Certain J Visa candidates may have a two year foreign residency requirement after being present in the United States under any J-1 program. Those candidates must return to their country of nationality or last residence for a period of at least two years before applying for an immigrant visa or an H or L category visa. It is not sufficient to leave the United States for two years. Only time accrued in the alien's country of nationality or last residence will count toward the two year requirement. The alien's period of residence in the home country is counted cumulatively.
The J candidates subject to the two year foreign residence requirement include:
An alien "whose participation in the program for which he came to the United States was financed in whole or in part, directly or indirectly, by an agency of the Government of the United States or by the government of the country of his nationality or his last residence;
An alien "who at the time of admission or acquisition of status under section 101(a)(15)(J) was a national or resident of a country which the Director of the United States Information Agency pursuant to regulations prescribed by him, had designated as clearly requiring the skills of persons engaged in the field of specialized knowledge or skill in which the alien was engaged;" and
The most difficult waiver cases to win are those involving an exchange visitor whose visit was financed in whole or in part by the US government or the government of the alien's country of nationality or last residence, but cases where the US government financed the visit are the most difficult. Where the alien's country of nationality or last residence paid for the visit, it is possible to obtain a "no objection" letter from that country declaring that it does not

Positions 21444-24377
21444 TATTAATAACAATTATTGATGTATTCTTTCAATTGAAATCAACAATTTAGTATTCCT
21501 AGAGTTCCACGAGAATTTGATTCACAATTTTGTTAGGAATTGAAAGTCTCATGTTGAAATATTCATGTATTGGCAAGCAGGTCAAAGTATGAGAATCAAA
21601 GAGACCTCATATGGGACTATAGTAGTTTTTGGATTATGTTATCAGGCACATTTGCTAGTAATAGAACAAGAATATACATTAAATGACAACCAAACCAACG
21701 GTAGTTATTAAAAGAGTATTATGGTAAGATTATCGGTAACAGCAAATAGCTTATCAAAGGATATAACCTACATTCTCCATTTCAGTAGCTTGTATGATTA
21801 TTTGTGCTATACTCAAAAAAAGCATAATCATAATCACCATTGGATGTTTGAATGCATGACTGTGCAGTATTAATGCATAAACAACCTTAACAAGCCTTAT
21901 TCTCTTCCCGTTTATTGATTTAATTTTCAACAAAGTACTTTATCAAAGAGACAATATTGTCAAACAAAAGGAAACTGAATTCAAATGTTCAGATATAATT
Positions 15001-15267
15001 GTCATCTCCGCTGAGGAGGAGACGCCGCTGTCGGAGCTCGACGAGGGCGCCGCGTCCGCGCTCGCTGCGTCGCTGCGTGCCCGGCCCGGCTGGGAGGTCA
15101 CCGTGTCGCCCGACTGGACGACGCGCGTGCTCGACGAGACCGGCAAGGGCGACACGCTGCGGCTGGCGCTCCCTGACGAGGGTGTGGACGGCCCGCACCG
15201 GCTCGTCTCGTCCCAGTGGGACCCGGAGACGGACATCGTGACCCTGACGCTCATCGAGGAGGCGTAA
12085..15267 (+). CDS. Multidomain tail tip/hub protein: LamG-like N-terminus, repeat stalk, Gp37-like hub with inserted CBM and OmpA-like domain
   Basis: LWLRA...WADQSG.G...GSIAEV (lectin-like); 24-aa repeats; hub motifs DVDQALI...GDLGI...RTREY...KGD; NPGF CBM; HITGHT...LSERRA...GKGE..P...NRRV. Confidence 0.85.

Business and industrial trainees are whose field of training or expertise appears on the USIA Skills List are subject to the home residence requirement. The USIA Skills List is developed by the US Department of State which surveys foreign countries as to which skills are currently in shortage. Generally, industrialized countries, including those in Western Europe and Japan are not on the USIA Skills List.
USIA Skills List (.pdf 381kb-- Note: this is a 70 page document published in the Federal Register; to find your country in this document, click on the hyperlink, wait to download the .pdf file, and then either press CTRL+F in Adobe Acrobat Reader, type in the name of the word(s) you are searching for, and click the OK button. Acrobat will find each instance of your search term in the document).
Aliens subject to the two year foreign residence requirement may qualify for a waiver under section 212(e) "upon the favorable recommendation of the Director of the United States Information Agency, pursuant to the request of an interested United States Government agency, or of the Commissioner of Immigration and Naturalization after he has determined that departure from the United States would impose exceptional hardship upon the alien's spouse or child (if such spouse or child is a citizen of the United States or a lawfully resident alien), or the alien cannot return to the country of his nationality or last residence because he would be subject to persecution on account of race, religion, or political opinion." USCIS adjudicates applications for this waiver and may grant them only if doing so is in the public interest.
The Director of the United States Information Agency may also recommend a waiver if the alien's native country or country of last residence provides a written statement stating that it has no objection to the waiver being issued. But this waiver is not available to foreign students receiving graduate medical education or training.
At the consular interview, the applicant presents the signed IAP-66 issued by the program sponsor or umbrella sponsor. This form is executed in quadruplicate with the following page color designations: (1) white copy is sent to the INS; (2) the yellow copy used to be sent to the USIA, but is sent to the US Department of State as of 1999; (3) the pink copy is retained by the participant as proof of possession of the visa for for reentries into the United States; and (4) the green copy is retained by the sponsoring organization.
Although many J-1 candidates are subject to the two-year home residence requirement discussed above, the US consular officer makes an independent determination of the alien applicant's intention to return to his or her home country at the end of the training program. Thus, the alien applicant must be prepared to satisfy the same showing of ties to the home country and an intention to return home when the training program ends. This inquiry may include questions regarding the alien trainee's plans for using his or her newly learned skills in his or her home country.